Valvojat: Borrelioosiyhdistys, Bb, Jatta1001

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Viestit: 1820
Liittynyt: Ma Tammi 26, 2009 23:13


Viesti Kirjoittaja Bb » Su Helmi 15, 2009 23:51

Lähettäjä: Soijuv Lähetetty: 16.12.2008 9:13

Puutiaisten välittämiä tauteja tutkivan eläinlääkäri/tutkija Breitswerdtin mukaan useiden sairauksien taustalta, kuten krooninen väsymysoireyhtymä, migreeni, MS-tauti jne, löytyy hyönteisten välityksellä ihmiseen tarttuva taudinaiheuttaja esim. bartonellabakteeri. "Kyseessä on hiljainen epidemia". Bartonella aiheuttaa turvotusta imusolmukkeissa, kuumetta, väsymystä, päänsärkyä jne. Bartonellaa löydetään eri eläinlajeista, esim. kissa, koira, lehmä, jänis jne. Eläimet saavat tartunnan elimistöönsä useiden eri hyönteisten välityksellä. Ihminen saa taudin esim. kissojen syljen/raapaisun välityksellä. Kissat saavat tartunnan esim. kirpuista ja puutiaisista.

Tutkimusmäärärahoja kohdennetaan tällä hetkellä vinoutuneesti, esim. USA:ssa Länsi-Niilin virukseen sairastui viime vuonna vain n. 3600 henkilöä, mutta tutkimukseen annettiin 80 miljoonaa dollaria. Borrelioosiin sairastuneita on vuosittain vähintään 30 000, mutta tutkimukseen annettiin vain 29 miljoonaa dollaria.

In bacteria, vet sees key to human ills

Sarah Avery - Staff Writer
Published: Sun, Dec. 14, 2008

A notion struck Betsy Sigmon on the way to the hospital to tend to her 13-year-old son Jason. The youngster, who was admitted after suffering weeks of excruciating headaches, had been bitten by a tick days before he grew sick. While blood tests showed no hint of a tick-borne infection, the idea nagged at her.

So Sigmon called Dr. Ed Breitschwerdt, a veterinary researcher at N.C. State University. Sigmon, herself a vet, knew Breitschwerdt studied tick-borne diseases.

"Do you know of any kind of infectious agent that might be causing Jason's symptoms?" Sigmon recalls asking Breitschwerdt.

In reaching out to Breitschwerdt, Sigmon turned to a man who may know a hidden cause behind many chronic human ailments that often aren't recognized as infections transmitted by animals and insects.

With the right diagnosis using a process he patented, Breitschwerdt says, many could be easily cured with antibiotics.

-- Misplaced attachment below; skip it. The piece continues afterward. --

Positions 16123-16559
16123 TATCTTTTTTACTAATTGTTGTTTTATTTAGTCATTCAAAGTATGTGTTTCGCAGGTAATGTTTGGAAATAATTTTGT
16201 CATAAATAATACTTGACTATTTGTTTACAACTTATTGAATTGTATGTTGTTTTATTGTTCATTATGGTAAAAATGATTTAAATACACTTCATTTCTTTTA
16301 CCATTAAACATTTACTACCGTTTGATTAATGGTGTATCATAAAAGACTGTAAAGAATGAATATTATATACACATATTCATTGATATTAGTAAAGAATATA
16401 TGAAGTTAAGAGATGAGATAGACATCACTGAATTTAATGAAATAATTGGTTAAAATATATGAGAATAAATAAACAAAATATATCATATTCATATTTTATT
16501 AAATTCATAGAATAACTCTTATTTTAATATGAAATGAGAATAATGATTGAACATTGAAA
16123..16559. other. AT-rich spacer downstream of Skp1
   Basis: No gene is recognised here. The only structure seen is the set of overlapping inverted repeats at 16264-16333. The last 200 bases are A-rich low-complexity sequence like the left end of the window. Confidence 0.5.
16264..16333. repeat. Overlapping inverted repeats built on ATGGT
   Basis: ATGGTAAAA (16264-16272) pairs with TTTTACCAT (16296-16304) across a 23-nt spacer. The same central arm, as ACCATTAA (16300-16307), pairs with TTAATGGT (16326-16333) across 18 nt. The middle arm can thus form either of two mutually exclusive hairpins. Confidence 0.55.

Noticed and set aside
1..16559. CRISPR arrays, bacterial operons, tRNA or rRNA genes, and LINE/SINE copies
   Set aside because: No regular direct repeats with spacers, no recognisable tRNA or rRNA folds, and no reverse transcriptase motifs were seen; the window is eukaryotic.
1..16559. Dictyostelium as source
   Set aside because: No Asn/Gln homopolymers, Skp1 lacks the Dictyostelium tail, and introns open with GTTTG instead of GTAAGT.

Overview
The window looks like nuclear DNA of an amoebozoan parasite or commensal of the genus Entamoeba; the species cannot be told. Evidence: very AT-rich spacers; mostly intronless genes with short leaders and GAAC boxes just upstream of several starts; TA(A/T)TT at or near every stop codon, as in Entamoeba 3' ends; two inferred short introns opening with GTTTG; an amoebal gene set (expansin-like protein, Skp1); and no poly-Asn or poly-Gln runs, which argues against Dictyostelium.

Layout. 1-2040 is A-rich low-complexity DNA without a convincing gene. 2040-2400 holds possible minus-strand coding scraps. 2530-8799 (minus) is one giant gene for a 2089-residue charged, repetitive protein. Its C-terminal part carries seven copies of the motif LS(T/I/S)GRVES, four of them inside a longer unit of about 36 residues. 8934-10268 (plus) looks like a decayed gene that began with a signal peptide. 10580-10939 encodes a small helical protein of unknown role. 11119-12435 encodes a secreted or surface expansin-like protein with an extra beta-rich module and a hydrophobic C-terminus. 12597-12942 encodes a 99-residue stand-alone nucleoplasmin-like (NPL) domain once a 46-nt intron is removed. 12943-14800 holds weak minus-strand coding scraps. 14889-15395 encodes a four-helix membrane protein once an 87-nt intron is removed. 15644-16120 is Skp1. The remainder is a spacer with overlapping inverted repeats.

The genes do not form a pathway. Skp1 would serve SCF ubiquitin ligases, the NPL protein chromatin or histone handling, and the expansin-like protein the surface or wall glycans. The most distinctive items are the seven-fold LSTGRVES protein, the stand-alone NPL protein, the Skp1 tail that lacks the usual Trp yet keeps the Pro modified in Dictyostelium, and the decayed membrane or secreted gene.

Medical doctors have been slow to listen to a veterinarian about how to treat humans, but promising results are helping Breitschwerdt's views gain acceptance. Antibiotic treatment has cured people of pain and weakness doctors originally attributed to migraines, chronic fatigue and even multiple sclerosis.

At the heart of Breitschwerdt's research is a pathogen carried by insects -- a bacteria known as Bartonella. Spread by biting pests such as fleas, lice, sandflies and possibly ticks, Bartonella are difficult to detect in human blood. As a result, Breitschwerdt thinks the bacteria are taking an unacknowledged toll on human health.

"I believe it's a silent epidemic," says Breitschwerdt, who is also an adjunct professor in infectious diseases at Duke University Medical School.

His belief is based on his own patients -- the cats, dogs, rabbits, cows and other animals that harbor Bartonella in their blood. With so many insects spreading the bacteria to so many animals, he contends, the bugs are certain to readily infect humans.

Breitschwerdt suspected a Bartonella infection was behind Jason Sigmon's headaches. He urged Betsy Sigmon to ask the hospital staff at WakeMed to draw an extra vial of the youngster's blood for him to test. Using a technique he patented and special equipment in his lab at N.C. State, Breitschwerdt went on the hunt for Bartonella.